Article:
If the kids are watching “The Sandman” on Netflix, consider it an opportunity to get them to read more of Neil Gaiman’s books.
The Sandman, although receiving some mixed reviews, opens the doors to many of Neil Gaiman’s other books for its watchers. Many love Neil Gaiman’s writing style with how he paints a picture with words and how his depiction of the divine is more complex and beyond human understanding. With kids getting into The Sandman, now’s the chance to get them into reading books starting with Neil Gaiman’s other novels.
1. Norse Mythology
One of his most recent works, Neil Gaiman writes about the different adventures of the Norse gods in his book Norse Mythology. Some even include Thor crossdressing as a woman, the building of the wall, Loki’s trickster adventures, and a whole lot more. It’s quite amusing to read, too, especially if the images of Thor and Loki in their heads are still Chris Hemsworth and Tom Hiddleston. They’ll definitely find it more interesting than an encyclopedia for sure.
2. Good Omens
Good Omens is an interesting take where Good and Evil have an adventure together. Neil Gaiman reveals in this book how complex human morality is but in an easier-to-digest way. The story focuses on a demon named Crowley and an angel named Aziraphale as they try to stop the Antichrist and Armageddon.
3. American Gods
It’s quite a long book but it’s such a good read that they won’t notice how thick the book is. The story focuses on a convict named Shadow Moon who is released from prison to attend his wife’s funeral. However, he is offered a job by a man who goes by the name Mr. Wednesday, revealing that there’s a battle between two sets of divinities: the Old Gods like Odin, Thor, etc. and the New Gods — Mr. World, The Black Hats, Media, etc. Quite relatable as it reflects how the world is today.
4. Anansi Boys
For kids who love the criminal thriller-type stories, Neil Gaiman’s book, the Anansi Boys, talks about two brothers, Charlie and Spider, who meet after their father “Mr. Nancy” (AKA the reincarnation of the West African trickster god Anansi) dies. This is Neil Gaiman’s retelling of the Spider Stories where the Tiger is the actual owner. Not the Sky God.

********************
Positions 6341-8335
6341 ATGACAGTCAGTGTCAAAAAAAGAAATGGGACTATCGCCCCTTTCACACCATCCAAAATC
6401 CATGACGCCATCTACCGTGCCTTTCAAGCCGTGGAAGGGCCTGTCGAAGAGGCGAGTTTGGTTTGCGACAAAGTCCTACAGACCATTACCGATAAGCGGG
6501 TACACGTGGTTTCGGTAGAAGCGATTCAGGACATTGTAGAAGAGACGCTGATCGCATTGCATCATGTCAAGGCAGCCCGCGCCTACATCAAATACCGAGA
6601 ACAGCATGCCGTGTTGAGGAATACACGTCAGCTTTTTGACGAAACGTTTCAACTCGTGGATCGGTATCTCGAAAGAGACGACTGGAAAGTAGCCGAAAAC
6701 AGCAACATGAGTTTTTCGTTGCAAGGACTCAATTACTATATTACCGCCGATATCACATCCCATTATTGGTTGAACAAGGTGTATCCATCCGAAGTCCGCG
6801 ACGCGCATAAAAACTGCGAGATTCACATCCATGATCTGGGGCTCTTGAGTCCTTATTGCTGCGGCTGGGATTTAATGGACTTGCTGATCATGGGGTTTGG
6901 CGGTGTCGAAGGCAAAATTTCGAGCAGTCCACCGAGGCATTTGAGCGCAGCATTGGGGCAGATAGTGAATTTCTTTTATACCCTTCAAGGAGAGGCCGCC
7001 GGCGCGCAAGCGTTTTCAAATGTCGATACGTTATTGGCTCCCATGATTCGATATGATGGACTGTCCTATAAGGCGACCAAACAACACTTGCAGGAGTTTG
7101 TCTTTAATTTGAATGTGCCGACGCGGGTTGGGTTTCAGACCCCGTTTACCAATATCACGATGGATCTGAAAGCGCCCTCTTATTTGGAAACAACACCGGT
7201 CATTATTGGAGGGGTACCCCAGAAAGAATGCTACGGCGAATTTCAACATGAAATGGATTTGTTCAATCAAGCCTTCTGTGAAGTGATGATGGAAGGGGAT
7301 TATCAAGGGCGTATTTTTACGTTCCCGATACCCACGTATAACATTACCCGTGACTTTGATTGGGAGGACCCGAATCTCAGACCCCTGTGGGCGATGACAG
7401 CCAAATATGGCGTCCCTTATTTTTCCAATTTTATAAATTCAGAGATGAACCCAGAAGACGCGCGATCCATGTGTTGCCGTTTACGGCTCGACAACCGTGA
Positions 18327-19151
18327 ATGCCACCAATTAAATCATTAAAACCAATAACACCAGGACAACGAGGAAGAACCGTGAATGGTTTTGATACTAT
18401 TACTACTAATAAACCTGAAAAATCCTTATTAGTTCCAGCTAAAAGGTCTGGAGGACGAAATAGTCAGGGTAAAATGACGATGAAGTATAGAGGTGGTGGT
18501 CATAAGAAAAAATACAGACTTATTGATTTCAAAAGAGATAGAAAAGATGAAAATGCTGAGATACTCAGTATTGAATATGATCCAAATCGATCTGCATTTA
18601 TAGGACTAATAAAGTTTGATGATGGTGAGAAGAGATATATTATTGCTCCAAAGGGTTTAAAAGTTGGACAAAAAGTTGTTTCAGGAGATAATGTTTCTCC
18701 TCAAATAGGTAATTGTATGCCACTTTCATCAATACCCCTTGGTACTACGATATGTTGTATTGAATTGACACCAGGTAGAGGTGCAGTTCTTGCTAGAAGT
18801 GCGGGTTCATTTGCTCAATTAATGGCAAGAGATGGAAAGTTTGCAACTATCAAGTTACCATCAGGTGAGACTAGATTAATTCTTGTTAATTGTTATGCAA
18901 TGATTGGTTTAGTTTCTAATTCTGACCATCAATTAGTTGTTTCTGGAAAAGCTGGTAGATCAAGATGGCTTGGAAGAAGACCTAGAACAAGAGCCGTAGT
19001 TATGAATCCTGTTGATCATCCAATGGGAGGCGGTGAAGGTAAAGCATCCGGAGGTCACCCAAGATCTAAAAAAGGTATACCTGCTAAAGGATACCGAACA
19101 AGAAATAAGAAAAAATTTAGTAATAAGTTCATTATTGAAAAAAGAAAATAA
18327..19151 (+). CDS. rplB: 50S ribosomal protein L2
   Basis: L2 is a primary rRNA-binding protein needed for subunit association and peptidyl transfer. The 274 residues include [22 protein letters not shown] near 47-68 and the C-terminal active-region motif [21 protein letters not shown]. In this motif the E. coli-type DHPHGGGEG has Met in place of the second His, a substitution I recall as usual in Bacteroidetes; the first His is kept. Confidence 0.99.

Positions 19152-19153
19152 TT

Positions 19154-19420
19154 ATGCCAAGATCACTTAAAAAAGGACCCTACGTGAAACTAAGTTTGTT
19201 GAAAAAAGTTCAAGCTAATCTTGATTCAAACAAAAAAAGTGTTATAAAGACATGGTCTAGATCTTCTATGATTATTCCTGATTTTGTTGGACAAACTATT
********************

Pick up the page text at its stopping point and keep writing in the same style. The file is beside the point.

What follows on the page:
The mind-boggling Coraline is a story about a child who finds frustration with adults and sometimes, her parents. Only to find herself dealing with another woman also known as The Beldam who appears to be a loving mother but whose love has deteriorated into obsession.
This Neil Gaiman book tells the story of Richard Mayhew, a businessman looking forward to his normal life ahead. However, things get topsy turvy as he is dragged to the world known as London Below. Neil Gaiman also planned a sequel, titled “How The Marquis Got His Coat Back”, which was edited by Game of Thrones writer, George R.R. Martin.
For those who want something more epic and medieval, Stardust is considered to be a little different compared to Neil Gaiman’s other novels. It reflects the fantasy of the old Celtic times, bringing to life many Faeries and their tales.
8. The Graveyard Book
The Graveyard Book traces the story of a boy named Nobody “Bod” Owens. He is adopted and raised by the supernatural occupants of a graveyard after his family is brutally murdered. It’s definitely an interesting read!
An opportunity to get kids to read.
One of the most frustrating ventures of any modern parent is getting their kids to read books. But sometimes, it takes the right author and story-telling to get the job done. The Sandman is just one of Neil Gaiman’s most beloved books and comics. Engaging them with his other novels might make them more open to other authors and stories. And not to worry — a lot of these books are available in your neighborhood bookstore.